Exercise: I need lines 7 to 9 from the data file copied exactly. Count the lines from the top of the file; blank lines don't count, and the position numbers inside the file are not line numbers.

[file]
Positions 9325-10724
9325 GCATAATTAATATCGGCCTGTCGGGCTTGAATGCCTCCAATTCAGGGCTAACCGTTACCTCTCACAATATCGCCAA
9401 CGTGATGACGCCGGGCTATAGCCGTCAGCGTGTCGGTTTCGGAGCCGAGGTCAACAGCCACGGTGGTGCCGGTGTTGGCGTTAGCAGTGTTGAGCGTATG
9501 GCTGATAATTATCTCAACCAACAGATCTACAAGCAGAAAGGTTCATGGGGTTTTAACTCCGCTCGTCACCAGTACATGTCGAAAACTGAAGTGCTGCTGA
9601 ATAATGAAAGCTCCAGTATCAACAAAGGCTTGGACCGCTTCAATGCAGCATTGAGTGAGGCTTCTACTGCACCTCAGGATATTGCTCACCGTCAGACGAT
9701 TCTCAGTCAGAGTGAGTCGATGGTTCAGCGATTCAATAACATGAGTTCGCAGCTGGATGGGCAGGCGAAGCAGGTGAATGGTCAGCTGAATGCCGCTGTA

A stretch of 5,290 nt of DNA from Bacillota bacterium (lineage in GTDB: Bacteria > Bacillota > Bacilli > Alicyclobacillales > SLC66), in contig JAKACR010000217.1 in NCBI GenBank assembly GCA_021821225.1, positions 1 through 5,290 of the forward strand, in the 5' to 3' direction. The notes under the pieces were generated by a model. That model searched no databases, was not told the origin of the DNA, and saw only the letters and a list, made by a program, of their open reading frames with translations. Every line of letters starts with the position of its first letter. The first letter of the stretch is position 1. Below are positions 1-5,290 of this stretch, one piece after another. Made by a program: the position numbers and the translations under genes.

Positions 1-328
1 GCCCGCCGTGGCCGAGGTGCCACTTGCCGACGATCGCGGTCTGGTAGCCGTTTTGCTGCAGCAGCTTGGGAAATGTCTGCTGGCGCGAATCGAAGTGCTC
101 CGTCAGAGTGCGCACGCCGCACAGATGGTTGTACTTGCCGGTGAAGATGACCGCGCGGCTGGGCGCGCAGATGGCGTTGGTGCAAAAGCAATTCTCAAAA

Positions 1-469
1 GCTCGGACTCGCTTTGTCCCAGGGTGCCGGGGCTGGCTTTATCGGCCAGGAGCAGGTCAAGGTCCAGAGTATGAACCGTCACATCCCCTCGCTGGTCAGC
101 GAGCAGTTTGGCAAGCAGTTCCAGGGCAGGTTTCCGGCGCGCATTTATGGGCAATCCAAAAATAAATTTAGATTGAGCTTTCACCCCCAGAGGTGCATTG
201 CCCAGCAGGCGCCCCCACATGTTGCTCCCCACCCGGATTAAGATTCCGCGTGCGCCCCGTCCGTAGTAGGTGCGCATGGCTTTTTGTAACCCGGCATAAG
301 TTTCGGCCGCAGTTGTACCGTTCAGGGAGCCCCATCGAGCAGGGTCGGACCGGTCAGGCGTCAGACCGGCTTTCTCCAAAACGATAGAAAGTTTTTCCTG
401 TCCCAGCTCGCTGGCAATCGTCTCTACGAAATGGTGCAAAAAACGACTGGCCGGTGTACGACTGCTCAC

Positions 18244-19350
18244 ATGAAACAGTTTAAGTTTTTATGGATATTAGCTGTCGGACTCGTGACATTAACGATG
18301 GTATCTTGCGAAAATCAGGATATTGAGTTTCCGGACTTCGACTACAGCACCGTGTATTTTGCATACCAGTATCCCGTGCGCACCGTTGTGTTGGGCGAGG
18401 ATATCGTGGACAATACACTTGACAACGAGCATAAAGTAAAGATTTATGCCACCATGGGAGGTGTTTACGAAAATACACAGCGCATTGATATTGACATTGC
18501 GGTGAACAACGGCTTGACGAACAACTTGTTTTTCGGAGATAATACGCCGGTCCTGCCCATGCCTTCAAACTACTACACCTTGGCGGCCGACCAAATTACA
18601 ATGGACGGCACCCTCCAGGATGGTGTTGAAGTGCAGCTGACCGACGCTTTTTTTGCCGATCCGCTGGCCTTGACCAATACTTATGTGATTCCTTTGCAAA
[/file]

A stretch of 5,290 nt of DNA from Bacillota bacterium (lineage in GTDB: Bacteria > Bacillota > Bacilli > Alicyclobacillales > SLC66), in contig JAKACR010000217.1 in NCBI GenBank assembly GCA_021821225.1, positions 1 through 5,290 of the forward strand, in the 5' to 3' direction. The notes under the pieces were generated by a model. That model searched no databases, was not told the origin of the DNA, and saw only the letters and a list, made by a program, of their open reading frames with translations. Every line of letters starts with the position of its first letter. The first letter of the stretch is position 1. Below are positions 1-5,290 of this stretch, one piece after another. Made by a program: the position numbers and the translations under genes.

Positions 1-328
1 GCCCGCCGTGGCCGAGGTGCCACTTGCCGACGATCGCGGTCTGGTAGCCGTTTTGCTGCAGCAGCTTGGGAAATGTCTGCTGGCGCGAATCGAAGTGCTC